- The Washington Times - Thursday, March 17, 2005

Paris of the decadent belle epoque may seem far off indeed from the politically correct Washington of today, but the National Gallery of Art and its allies are out to prove otherwise next week with Sunday’s opening of the “Toulouse-Lautrec and Montmartre” show.

“I can’t think of a better way to celebrate kinship between two capitals,” French Ambassador Jean-David Levitte said with infectious bonhomie Wednesday before black-tie festivities celebrating the installation of more than 240 works by the French artist and his peers.

The exhibit, which curators saw as good use of the valuable collections of the National Gallery, the Chicago Art Institute and the Musee Toulouse-Lautrec in Albi, France (among other lenders), is more a travelogue than a conventional — or chronological — showcase of the artist’s work. It highlights in graphic form the delights and despair of an era too often romanticized as a bohemian idyll.

“This exhibit is a work of art in and of itself … a veritable movable feast for the senses,” Mr. Levitte told the dinner audience. “Paris has moved to the banks of the Potomac.” (Ah, oui, but the engaging diplomat also admitted in private that today’s Montmartre is something of a tourist trap and a far cry of the pretty but often lurid pictures on the gallery’s walls.)

Such a dichotomy didn’t stop Time Warner Inc. from underwriting the show — its first sponsorship at the National Gallery — and it was no stretch for Chairman and Chief Executive Officer Dick Parsons to compare the painter’s ability to “capture the pace of modern life” to the work of 80,000 employees in his far-flung media domain. (The exhibit does, after all, make a point of the importance of the large poster advertisements of the fin de siecle.)

“I thought the connection too irresistible to pass up,” Mr. Parsons told the VIP-heavy crowd, which included Supreme Court Justice Stephen G. Breyer (chatting in French with cultural attache Roland Celette); Sen. Kay Bailey Hutchison; and collector-philanthropists Albert and Shirley Small, Robert and Clarice Smith, Sharon Percy Rockefeller, Calvin and Jane Cafritz, and Marc and Jacqueline Leland.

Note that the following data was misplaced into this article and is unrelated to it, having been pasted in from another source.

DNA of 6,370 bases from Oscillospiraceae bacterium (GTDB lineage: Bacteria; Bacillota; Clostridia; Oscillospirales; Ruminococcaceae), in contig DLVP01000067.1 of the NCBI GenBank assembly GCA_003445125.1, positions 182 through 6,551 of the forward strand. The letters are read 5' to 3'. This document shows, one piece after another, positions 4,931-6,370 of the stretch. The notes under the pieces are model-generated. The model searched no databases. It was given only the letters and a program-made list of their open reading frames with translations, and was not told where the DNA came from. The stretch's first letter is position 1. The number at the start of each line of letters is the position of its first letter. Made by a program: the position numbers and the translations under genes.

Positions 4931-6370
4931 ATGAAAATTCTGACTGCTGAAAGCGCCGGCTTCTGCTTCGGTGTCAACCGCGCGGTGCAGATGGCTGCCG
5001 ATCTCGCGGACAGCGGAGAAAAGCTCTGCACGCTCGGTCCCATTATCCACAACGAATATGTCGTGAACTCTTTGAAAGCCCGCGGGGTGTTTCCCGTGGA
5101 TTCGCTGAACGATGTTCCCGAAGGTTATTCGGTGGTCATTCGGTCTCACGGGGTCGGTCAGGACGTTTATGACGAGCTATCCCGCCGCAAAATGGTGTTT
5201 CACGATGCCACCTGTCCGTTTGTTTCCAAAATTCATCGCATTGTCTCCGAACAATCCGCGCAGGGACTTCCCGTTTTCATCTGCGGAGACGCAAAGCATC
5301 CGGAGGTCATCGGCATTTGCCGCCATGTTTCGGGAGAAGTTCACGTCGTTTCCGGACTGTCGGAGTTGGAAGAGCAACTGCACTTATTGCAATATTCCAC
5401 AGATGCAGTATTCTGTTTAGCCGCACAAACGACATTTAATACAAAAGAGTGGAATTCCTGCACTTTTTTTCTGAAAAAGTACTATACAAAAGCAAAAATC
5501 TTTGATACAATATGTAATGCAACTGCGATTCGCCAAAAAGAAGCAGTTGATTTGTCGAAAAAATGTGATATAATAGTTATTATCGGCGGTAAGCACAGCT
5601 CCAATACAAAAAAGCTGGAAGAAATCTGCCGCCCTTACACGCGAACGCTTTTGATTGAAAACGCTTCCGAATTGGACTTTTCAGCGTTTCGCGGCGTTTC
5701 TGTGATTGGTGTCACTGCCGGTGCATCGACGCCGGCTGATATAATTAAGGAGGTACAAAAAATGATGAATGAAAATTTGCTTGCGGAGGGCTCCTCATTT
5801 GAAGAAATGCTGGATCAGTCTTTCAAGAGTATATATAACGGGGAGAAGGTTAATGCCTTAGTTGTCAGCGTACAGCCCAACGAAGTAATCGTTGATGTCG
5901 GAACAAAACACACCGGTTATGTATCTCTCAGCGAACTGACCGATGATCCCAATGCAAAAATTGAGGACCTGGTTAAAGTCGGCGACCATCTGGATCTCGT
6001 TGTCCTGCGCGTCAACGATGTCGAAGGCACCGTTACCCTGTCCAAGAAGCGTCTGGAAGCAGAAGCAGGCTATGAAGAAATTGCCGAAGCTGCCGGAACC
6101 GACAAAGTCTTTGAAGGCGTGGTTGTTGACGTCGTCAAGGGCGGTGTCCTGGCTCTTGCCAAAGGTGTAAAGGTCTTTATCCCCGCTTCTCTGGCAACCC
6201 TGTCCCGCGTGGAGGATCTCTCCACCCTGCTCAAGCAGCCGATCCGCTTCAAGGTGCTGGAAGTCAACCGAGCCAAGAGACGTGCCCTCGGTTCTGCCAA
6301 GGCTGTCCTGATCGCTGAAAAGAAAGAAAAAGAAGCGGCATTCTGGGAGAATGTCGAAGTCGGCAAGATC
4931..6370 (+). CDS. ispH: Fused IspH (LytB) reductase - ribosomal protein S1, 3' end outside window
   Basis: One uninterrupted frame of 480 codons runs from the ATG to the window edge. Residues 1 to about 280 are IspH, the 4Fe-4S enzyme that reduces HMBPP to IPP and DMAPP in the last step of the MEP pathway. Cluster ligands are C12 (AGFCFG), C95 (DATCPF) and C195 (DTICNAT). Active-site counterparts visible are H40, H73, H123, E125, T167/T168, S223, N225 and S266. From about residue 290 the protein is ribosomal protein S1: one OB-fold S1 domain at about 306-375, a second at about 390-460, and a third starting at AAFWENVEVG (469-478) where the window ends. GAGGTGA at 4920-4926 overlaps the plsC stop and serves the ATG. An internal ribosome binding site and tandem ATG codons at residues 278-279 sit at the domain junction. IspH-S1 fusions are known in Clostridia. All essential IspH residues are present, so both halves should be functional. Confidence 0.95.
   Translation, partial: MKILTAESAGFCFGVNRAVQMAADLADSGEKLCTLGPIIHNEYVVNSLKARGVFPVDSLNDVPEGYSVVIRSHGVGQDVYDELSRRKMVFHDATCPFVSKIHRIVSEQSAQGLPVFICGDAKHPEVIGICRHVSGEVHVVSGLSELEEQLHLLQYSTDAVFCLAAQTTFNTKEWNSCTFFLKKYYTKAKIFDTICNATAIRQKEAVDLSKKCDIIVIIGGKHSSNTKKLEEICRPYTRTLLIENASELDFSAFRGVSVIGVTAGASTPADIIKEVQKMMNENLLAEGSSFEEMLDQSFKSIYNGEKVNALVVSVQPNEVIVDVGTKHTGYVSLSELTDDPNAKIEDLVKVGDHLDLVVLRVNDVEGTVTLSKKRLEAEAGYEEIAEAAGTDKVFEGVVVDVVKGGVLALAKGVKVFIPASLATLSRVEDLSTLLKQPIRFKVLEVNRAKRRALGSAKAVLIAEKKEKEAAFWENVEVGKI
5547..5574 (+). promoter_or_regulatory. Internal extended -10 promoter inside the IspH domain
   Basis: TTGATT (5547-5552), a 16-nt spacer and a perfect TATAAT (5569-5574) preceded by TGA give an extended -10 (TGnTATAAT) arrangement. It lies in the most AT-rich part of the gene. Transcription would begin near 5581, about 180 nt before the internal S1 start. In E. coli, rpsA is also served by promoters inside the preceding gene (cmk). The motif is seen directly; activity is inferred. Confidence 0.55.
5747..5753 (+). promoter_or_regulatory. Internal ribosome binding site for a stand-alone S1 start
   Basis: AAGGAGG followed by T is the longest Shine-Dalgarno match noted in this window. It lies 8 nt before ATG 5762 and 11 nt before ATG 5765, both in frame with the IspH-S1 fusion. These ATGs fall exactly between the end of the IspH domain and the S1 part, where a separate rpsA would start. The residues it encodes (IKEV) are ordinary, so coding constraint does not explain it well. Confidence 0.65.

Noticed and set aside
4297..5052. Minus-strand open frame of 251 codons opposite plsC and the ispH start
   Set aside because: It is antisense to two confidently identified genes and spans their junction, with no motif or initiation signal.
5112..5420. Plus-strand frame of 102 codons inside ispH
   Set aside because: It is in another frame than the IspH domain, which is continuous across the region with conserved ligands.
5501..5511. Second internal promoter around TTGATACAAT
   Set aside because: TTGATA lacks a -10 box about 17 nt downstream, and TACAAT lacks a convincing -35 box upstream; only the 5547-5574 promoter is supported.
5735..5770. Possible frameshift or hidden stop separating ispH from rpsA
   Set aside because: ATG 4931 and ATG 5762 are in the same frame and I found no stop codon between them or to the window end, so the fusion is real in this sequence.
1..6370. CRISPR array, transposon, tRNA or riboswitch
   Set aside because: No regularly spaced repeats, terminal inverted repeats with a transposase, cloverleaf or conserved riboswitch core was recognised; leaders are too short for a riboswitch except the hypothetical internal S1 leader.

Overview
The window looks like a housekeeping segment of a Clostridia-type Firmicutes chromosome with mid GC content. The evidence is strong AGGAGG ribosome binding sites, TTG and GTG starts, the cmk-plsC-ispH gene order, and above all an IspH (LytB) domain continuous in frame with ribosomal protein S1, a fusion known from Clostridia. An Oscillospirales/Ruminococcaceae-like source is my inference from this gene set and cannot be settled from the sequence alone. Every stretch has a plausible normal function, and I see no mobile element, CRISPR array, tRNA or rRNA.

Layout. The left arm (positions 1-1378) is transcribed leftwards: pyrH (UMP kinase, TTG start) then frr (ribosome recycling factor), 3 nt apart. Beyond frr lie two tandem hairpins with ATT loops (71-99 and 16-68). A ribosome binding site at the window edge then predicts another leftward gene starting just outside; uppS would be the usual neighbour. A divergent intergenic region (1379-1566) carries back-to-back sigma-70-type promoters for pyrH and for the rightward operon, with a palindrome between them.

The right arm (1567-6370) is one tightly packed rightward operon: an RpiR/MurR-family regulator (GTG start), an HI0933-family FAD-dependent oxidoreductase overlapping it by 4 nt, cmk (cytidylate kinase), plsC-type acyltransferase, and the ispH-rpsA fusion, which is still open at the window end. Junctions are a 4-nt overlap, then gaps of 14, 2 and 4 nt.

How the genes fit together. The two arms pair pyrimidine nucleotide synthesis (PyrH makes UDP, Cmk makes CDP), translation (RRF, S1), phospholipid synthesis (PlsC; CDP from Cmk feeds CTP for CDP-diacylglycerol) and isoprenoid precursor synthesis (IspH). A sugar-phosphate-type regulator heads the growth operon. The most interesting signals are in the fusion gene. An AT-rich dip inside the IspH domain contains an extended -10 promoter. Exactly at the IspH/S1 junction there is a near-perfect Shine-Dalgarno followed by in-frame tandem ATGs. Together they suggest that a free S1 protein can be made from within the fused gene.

Glamorously gowned Countess (Anita) d’Anselme lingered in the galleries to share tales about Henri de Toulouse-Lautrec, the great-uncle of her husband, Count Marc d’Anselme. The artist’s father “didn’t want to hear about his dwarfish son and his affairs with prostitutes, but his mother had pity on him,” she noted. “She felt guilty about his [congenital deformities] because of the family’s history of consanguinity. Both his parents and [two of] his grandparents were cousins.”

Corcoran Gallery of Art Director David Levy was sighted in the throng, as well. “I assume we lent something because I got an invite,” he said offhandedly while surveying the scene. (It turned out to be Edgar Degas’ “Cafe-Concert” pastel from the William Clark Collection.)

The gallery converted the spacious East Wing into a combination cafe and bistro for the night, with cabaret music by an accordion trio. Waiters donned French-style two-button jackets and long-skirted tabliers (aprons) instead of the usual tuxedos.

The hors d’oeuvres would have made La Coupole proud: sauteed quail eggs en brioche, pate and belon oysters. Later, guests dined on onion soup, poulet bresse with lyonnaise potatoes, appropriately ripened cheeses and chocolate mousse with strawberry gratin before an even more delicious last look at the exhibit in nearly empty galleries.

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